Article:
I am a fourth year PhD candidate at Simon Fraser University in Vancouver, British Columbia, and my dissertation committee includes Dr. Betty Schellenberg, Dr. Diana Solomon, and Dr. Leith Davis. My dissertation is entitled “Writing Eliza Haywood/Eliza Haywood Writing,” and my research interests are dedicated to Eliza Haywood and the writers, print market place, and literary milieu that fashioned and shaped her work. The deeply discursive and layered nature of Haywood’s texts, along with a passionate belief that her texts have yet to be studied on their own merit, has driven me to propose a dissertation arguing for a text-based approach to Haywood studies. Studies of Haywood’s life and work have been marked by the dichotomy of amatory/reform, early/late and have largely been categorized by an interest in the particulars of Haywood’s elusive and subsequently sensational biography. Critic Paula Backscheider has dubbed this approach to Haywood criticism “The Story” and qualifies it as a particular barrier to studies of female authors such as Eliza Haywood. My dissertation builds on the idea that The Story signifies a critical preoccupation with the life of Haywood, rather than a turning to her texts to see how we might be able to “connect her texts, including those from the 1720s and from the 1750s, to each other in meaningful ways.” It is the goal of this dissertation to examine the textual side of The Story by turning from Haywood’s life to examine her texts on their own merit. The methods of inquiry I have chosen directly reflect the threads of discursivity I see in Haywood’s oeuvre, and they include: the prevalence of amatory fiction throughout Haywood’s oeuvre, the performance of authorship in Haywood’s narratives, paratextual considerations (how Haywood’s paratexts network), and finally I end with a consideration of Haywood’s constructed author function in relation to other writers during her own time.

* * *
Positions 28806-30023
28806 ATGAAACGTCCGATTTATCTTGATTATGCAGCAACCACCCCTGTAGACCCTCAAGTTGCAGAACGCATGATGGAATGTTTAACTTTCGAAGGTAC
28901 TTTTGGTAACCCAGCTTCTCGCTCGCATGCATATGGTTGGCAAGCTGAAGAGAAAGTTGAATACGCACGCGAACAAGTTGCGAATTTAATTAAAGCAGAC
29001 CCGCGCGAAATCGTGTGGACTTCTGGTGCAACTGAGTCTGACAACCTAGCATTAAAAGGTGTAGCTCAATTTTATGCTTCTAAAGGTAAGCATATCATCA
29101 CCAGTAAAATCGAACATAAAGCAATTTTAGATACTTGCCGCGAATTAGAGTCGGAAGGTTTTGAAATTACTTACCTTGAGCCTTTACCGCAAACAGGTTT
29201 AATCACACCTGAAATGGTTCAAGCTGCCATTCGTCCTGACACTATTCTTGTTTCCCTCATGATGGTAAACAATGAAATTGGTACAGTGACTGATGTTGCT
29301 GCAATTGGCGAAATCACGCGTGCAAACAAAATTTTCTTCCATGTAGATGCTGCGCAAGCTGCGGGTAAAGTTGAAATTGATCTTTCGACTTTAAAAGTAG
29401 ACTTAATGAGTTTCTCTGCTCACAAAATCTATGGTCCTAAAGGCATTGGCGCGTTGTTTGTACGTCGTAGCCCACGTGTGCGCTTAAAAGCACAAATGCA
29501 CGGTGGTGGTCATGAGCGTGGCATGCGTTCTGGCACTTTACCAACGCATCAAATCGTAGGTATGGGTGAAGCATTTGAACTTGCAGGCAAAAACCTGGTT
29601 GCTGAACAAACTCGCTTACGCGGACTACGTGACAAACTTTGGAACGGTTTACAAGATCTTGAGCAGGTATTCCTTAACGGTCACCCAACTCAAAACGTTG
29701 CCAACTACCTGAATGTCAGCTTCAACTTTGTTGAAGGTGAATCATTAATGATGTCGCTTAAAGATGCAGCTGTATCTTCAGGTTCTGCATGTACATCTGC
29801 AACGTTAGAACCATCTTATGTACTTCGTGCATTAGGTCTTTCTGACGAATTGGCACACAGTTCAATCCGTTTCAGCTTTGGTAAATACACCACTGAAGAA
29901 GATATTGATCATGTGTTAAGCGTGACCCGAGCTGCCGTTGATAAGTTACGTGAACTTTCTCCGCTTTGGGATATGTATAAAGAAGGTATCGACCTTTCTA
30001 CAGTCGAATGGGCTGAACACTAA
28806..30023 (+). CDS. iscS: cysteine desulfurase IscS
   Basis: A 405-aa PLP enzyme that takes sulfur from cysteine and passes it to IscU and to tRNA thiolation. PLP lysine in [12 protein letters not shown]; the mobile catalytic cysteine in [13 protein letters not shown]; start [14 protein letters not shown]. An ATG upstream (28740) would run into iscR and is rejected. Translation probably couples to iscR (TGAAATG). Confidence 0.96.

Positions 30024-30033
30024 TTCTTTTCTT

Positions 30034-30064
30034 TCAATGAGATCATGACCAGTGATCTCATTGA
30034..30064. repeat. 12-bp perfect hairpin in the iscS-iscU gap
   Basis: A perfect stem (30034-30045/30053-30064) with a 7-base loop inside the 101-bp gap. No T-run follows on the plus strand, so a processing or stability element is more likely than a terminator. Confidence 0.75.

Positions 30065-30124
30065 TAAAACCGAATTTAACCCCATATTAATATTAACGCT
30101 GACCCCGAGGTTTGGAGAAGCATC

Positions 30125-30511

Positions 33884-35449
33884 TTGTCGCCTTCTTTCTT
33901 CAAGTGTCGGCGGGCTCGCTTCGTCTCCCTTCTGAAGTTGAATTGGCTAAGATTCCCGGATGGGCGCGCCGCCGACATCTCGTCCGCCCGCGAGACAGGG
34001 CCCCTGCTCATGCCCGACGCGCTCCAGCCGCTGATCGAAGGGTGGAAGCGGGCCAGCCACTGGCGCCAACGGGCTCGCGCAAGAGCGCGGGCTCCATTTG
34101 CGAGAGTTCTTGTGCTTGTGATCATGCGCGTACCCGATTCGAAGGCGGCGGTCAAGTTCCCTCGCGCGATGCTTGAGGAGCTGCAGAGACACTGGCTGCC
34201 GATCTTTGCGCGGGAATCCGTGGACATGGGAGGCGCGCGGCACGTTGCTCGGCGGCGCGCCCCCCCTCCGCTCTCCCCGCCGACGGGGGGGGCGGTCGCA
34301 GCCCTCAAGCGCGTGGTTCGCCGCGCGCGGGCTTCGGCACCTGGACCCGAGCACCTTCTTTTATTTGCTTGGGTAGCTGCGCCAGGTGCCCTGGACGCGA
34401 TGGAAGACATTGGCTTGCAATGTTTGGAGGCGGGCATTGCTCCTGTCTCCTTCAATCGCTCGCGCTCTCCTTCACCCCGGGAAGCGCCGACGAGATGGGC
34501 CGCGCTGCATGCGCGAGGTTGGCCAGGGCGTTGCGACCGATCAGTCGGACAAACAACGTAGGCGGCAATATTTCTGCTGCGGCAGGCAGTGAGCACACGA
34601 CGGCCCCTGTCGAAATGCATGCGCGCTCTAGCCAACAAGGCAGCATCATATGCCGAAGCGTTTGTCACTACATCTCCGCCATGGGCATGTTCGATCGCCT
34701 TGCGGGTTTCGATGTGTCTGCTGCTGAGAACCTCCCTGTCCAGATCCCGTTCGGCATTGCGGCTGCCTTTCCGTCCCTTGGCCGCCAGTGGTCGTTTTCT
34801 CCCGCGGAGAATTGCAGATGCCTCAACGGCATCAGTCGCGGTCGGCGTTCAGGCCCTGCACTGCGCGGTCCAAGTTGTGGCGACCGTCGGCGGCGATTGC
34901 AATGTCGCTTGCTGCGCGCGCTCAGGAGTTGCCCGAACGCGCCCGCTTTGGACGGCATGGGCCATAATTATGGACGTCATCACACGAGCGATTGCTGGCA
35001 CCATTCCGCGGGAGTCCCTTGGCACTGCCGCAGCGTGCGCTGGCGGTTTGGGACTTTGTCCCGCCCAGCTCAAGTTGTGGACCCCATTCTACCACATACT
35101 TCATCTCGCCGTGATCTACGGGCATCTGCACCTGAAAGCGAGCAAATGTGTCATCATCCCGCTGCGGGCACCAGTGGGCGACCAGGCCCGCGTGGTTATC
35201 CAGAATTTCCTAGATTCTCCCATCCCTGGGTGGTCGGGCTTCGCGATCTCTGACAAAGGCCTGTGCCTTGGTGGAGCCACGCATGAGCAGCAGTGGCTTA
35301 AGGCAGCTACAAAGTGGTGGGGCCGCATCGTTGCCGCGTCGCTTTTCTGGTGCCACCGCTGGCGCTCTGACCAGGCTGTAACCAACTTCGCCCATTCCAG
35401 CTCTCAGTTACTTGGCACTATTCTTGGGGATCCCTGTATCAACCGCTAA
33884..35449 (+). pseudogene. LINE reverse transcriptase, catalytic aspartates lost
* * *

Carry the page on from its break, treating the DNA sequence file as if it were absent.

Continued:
Paula Backscheider, “The Story of Eliza Haywood’s Novels: Caveats and Questions,” in The Passionate Fictions of Eliza Haywood, edited by Kirsten Saxton and Rebecca Bocchiccio (The University Press of Kentucky 2000, 19-47), 19.
 Ibid., 20.